Zarchi's higher ambitions are evident in his attempts at character building. He shows Steven in a variety of settings to build his character as a frustrated man whose dreams are slowly being crushed. Zarchi focuses on familial tensions between Steven's and Clara's respective families, as well as the general mistrust between Steven and Roberto and Dino.
Yet, much like I Spit On Your Grave, Zarchi is maddeningly lax in terms of his characters' moral compasses, which reflects badly on his own. Don't Mess With My Sister! does not offer a single character worthy of audience identification. The first-person nature of the title seems to suggest that we should view the film from Roberto and Dino's point of view (of course, if that's true, shouldn't it be our sister?), but they are too thuggish and one-dimensional to like. Steven is the most obvious point of identification, but he is a truly unlikable character, as well. Even though we are meant to sympathize with his broken dreams, how can we possibly stand by a character who marries and has a child in exchange for a partnership in a junkyard?
Even though Clara would seem to be the victim in all of this, Jeannine Lemay's hysterical performance makes her into a truly grating character. The only character left is Annika, and she is so poorly developed that we are never sure what to think of her (perhaps she is meant to be mysterious, but Zarchi seems to confuse mystery with confusion).
All of this would be moot if Don't Mess With My Sister! offered anything in the way of entertainment value. Quite the opposite, Zarchi makes 85 minutes feel like eight hours as he moves clumsily from scene to scene, using painfully obvious dialogue to move the proceedings along. Even when he's not trying to shock, Zarchi shows that he has no finesse; he's the director's equivalent of wooden acting. There's no style and there's certainly no humor. Don't Mess With My Sister! may hold some interest value for those who are curious about what the director of I Spit On Your Grave did for an encore, but even they will likely find themselves sorely disappointed.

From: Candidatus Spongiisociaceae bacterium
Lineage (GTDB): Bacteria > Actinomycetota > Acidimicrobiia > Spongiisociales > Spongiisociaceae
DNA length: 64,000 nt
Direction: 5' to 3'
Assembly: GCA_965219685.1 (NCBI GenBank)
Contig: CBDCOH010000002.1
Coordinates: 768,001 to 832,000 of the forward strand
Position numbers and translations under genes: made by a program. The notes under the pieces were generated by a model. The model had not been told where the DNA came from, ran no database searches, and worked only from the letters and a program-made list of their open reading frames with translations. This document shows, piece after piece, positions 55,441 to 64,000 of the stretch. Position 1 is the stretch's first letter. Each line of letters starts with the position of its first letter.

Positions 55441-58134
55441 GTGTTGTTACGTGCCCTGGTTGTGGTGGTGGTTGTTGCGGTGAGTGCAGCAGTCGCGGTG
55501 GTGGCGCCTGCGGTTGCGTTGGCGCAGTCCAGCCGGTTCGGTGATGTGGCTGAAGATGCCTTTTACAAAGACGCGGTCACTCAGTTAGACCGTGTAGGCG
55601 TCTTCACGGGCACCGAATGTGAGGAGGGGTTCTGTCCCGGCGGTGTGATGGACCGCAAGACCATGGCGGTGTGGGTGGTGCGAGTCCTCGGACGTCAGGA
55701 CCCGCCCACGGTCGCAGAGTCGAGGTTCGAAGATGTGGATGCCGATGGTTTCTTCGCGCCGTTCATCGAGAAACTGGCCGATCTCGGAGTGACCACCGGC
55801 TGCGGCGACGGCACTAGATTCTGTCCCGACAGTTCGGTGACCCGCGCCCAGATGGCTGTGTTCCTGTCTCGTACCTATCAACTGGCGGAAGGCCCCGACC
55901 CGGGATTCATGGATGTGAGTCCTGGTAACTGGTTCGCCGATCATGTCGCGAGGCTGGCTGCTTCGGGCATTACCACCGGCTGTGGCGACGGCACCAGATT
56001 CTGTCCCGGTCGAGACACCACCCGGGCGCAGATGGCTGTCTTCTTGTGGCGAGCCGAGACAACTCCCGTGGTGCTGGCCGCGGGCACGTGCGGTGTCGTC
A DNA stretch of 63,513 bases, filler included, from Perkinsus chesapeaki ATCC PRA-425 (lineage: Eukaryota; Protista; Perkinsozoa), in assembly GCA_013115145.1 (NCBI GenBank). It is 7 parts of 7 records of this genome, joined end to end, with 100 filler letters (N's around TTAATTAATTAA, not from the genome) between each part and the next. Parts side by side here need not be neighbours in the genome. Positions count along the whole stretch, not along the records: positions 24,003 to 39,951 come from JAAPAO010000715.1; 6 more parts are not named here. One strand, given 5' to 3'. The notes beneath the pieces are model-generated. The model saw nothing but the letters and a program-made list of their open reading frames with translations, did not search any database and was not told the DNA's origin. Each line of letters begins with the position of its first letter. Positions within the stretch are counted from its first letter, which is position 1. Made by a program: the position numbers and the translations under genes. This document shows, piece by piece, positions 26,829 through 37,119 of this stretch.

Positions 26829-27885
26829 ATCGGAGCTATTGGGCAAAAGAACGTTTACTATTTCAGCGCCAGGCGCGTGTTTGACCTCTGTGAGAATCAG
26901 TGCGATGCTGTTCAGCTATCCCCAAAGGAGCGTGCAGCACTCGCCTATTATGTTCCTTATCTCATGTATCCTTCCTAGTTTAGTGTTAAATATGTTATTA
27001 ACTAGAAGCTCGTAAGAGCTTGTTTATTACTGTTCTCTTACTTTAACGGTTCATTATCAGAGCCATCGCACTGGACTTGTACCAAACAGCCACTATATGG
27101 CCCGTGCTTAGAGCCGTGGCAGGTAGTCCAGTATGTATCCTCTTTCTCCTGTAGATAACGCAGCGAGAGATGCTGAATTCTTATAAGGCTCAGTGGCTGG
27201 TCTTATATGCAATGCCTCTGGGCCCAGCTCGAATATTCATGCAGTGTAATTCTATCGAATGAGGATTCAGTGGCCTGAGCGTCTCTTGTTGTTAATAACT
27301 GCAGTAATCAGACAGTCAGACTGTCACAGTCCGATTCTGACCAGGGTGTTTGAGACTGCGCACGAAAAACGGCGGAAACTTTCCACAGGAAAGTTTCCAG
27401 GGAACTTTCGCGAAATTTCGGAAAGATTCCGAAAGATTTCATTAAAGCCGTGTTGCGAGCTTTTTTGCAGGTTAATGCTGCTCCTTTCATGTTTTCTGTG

|Don't Mess With My Sister! DVD|
|Supplements|| 10 minutes of deleted footage|
Original theatrical trailer
|Presented in anamorphic widescreen (1.85:1), the image quality of Don't Mess With My Sister! is generally pretty good. Cinematographer Phil Gries doesn't have much flare (it looks like a made-for-TV movie), but the new transfer has made the movie look as good as it probably can. A clean print was used, as there are almost no instances of dirt, debris, or scratches. Colors look good, as do fleshtones, and black levels are mostly solid, although a few of the night scenes betray some graininess. The image is mostly sharp with good detail, although there are a few sequences that come off as too soft. Overall, it looks very good for a nearly forgotten B-movie.|
|While the monaural soundtrack is nothing exciting, it gets the job done. Dialogue is always clear and easy to understand, and some of the music has a decent amount of depth to it. There isn't much action in the movie, so sound effects are only rarely employed. The soundtrack does sound clean, though, with no hiss or distortion.|
|The disc includes roughly 10 minutes of additional footage that was edited out of the theatrical release, presumably to shorten the running time to less than 90 minutes. There are seven scenes included (all in full-frame), only one of which constitutes an additional scene in and of itself; the rest are merely longer versions of scenes already included in the movie, and simply expand some of the conversations. The disc also includes the original theatrical trailer, which despite being presented in anamorphic widescreen, is soft and very grainy.|
©2000 James Kendrick